Learning to Draw Game Characters

Posted by Lisa Galarneau on November 26, 2013 in Game Art -- Share:

DrawnGreat characters are fundamental to just about every type of media, and games take the options to entirely new levels.  If you’re an aspiring game artist, or artist of any variety, learning to draw characters is a great set of skills to develop. I’m an artist, but I don’t really know much about drawing, so I’m eager to learn, as well. My kid, though, is a pretty good illustrator already, and has learned more or less on her own (with some input from her artist best friend!). Her method is to put on a show she likes, pause it, then copy the character she likes. Her efforts usually turn out pretty well!

But drawing is one of those things that relies on useful fundamentals. Once you can learn them, you can apply them to all sorts of permutations. Drawing takes a lot of practice, so buy yourself a sketchbook and some inspiring pencils and (and an eraser!) and keep working till you are happy with your results. Pencil drawing means you can continue to work and re-work your attempts until they are just right. Then you can color your creations using markers, pastels or even water colors.

This article includes some great resources online for inspiration and learning to draw heads, faces, hair, bodies and poses. I’ve included some realistic characters and some in other styles, like animals and monsters. Even if you prefer the fantastical over the realistic, tutorials that teach you how to draw realistic characters can provide a useful set of basics.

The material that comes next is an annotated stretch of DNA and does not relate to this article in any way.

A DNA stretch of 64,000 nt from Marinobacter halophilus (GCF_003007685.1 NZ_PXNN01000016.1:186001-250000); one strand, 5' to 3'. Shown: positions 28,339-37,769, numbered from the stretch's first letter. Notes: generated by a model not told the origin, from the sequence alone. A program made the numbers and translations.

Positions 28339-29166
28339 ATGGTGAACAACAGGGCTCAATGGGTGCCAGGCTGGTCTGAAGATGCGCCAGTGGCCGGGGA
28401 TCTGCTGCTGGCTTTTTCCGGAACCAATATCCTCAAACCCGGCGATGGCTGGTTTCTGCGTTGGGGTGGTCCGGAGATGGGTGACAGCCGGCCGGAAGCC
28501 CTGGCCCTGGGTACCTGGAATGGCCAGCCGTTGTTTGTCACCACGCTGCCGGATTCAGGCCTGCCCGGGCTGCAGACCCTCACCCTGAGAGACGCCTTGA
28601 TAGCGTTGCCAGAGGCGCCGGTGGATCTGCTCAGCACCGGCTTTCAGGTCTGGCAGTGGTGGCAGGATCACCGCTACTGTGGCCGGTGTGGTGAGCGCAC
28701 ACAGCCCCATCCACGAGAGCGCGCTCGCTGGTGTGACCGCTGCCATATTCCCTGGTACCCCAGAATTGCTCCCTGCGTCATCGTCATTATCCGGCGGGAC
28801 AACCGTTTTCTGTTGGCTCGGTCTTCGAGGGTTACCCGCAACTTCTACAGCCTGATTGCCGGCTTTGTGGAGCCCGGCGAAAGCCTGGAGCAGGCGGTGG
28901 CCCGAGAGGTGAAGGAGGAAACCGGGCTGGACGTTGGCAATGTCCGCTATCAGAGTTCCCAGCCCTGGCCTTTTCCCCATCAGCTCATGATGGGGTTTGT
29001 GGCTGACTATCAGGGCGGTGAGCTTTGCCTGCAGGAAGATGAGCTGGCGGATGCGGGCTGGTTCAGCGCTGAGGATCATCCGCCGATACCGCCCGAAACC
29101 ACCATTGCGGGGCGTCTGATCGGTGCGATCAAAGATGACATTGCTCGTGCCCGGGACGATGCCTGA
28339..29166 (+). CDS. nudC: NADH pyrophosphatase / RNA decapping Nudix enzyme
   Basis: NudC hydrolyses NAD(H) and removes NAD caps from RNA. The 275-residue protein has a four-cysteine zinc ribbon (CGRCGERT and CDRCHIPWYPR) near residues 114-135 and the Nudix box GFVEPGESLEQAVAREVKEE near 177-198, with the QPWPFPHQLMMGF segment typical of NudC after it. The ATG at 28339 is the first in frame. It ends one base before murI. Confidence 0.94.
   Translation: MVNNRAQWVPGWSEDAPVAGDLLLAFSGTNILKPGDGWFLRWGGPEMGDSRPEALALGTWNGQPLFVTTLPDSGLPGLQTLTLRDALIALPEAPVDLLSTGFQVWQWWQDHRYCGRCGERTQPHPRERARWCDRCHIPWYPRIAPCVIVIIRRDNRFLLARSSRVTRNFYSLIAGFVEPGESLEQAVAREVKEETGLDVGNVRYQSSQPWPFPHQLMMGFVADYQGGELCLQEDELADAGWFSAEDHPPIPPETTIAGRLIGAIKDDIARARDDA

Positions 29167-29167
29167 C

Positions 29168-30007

To start with, here is a tutorial that covers drawing styles:

 
You might have to play with a few different styles in order to determine which ones suit your aesthetic and skill levels the best. If you’re a beginner, you might want to begin with simple characters and progress to more complicated ones as your skills develop.

The Inspiration

Some of the best art in the world originates from video games or video game interests.  Check out the articles (How to Be a Better Game Artist, How to Become a Successful Game Artist- Interview with Brian Thompson, Big Fish Studios Art Director) from our recent series on video game artistry and you will be able to see just how interesting a career track it can be.

There are a huge range of options and styles, including cartoon/animated, historical, realistic, futuristic, kawaii (Japanese for cute), and many more. As I said previously, you can always start simple (just about everyone can manage to draw Pac Man, for instance!).


Once you’ve decided what kind of characters you’d like to draw, you can follow along with the following tutorials.  When you have the basics nailed, you might also consider progressing to digital drawing (using a drawing tablet from a company like Wacom) or progress to 3-D modeling using Maya or other tools.

Heads and Faces

I’ve been trying to draw faces since I was a kid and I’m still not very good.  I did try a tutorial the other day that involved drawing the face in a grid and I found that helped quite a lot.  It was a big pain to erase all the grid lines afterwards, though, so since then I have been using guiding dots.  It really helps getting the symmetry and perspective right and the end result is much, much better.